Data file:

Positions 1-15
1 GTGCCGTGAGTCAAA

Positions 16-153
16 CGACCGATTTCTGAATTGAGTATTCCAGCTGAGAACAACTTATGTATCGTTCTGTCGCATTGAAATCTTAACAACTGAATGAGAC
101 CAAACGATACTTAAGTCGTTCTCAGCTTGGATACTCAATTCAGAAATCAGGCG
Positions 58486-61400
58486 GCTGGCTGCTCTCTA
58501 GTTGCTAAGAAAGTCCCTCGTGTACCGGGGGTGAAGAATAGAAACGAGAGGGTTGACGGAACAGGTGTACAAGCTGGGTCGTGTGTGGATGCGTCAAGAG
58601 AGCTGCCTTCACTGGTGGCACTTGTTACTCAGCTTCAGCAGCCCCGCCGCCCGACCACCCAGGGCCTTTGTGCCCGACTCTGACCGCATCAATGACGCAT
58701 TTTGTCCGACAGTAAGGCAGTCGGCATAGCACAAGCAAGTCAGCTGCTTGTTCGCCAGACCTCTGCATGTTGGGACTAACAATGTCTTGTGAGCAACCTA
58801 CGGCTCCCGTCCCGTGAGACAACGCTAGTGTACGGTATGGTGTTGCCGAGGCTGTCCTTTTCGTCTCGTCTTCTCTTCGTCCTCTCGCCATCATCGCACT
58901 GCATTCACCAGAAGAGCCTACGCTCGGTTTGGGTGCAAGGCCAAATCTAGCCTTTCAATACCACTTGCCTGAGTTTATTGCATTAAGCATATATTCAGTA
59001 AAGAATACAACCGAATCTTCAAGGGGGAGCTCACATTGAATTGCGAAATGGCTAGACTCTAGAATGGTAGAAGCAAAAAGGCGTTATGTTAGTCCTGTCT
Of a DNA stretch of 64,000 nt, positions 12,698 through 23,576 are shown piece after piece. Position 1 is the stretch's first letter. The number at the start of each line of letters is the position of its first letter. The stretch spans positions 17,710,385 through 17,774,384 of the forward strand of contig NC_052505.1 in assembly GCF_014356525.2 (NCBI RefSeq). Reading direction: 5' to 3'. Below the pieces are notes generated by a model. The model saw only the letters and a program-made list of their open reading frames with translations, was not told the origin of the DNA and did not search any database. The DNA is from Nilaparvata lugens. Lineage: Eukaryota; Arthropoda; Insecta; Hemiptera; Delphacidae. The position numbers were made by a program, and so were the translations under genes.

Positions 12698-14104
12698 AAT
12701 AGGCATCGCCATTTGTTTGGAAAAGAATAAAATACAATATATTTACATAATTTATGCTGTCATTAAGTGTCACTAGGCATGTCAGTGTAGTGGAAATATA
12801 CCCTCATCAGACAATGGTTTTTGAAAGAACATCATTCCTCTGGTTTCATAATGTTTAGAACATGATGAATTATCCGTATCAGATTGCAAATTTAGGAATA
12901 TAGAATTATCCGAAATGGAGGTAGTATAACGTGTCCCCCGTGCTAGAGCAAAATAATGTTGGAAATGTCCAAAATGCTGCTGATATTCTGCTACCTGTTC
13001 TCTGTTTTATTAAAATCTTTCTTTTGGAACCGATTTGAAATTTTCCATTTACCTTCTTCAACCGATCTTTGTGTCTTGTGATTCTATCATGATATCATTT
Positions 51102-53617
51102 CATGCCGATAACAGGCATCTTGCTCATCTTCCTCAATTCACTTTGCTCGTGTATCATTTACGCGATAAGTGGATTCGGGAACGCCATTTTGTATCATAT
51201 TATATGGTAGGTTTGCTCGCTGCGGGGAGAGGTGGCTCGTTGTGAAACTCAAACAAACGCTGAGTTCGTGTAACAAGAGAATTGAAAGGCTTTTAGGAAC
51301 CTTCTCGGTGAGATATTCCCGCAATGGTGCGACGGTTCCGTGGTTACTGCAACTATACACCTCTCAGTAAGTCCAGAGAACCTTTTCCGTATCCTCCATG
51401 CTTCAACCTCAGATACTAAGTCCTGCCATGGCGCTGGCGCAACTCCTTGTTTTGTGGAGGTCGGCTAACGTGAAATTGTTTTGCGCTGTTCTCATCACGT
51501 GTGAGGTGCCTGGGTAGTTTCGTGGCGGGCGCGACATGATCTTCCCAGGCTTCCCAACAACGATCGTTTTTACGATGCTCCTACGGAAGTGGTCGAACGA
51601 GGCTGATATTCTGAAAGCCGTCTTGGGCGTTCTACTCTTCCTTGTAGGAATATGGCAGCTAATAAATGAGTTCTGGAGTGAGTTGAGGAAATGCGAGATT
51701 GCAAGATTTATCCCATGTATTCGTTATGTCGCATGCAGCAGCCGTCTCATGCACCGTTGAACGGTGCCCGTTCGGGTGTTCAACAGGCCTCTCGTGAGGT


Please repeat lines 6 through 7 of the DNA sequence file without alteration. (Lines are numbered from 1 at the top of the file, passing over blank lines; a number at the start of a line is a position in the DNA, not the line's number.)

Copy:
Positions 58486-61400
58486 GCTGGCTGCTCTCTA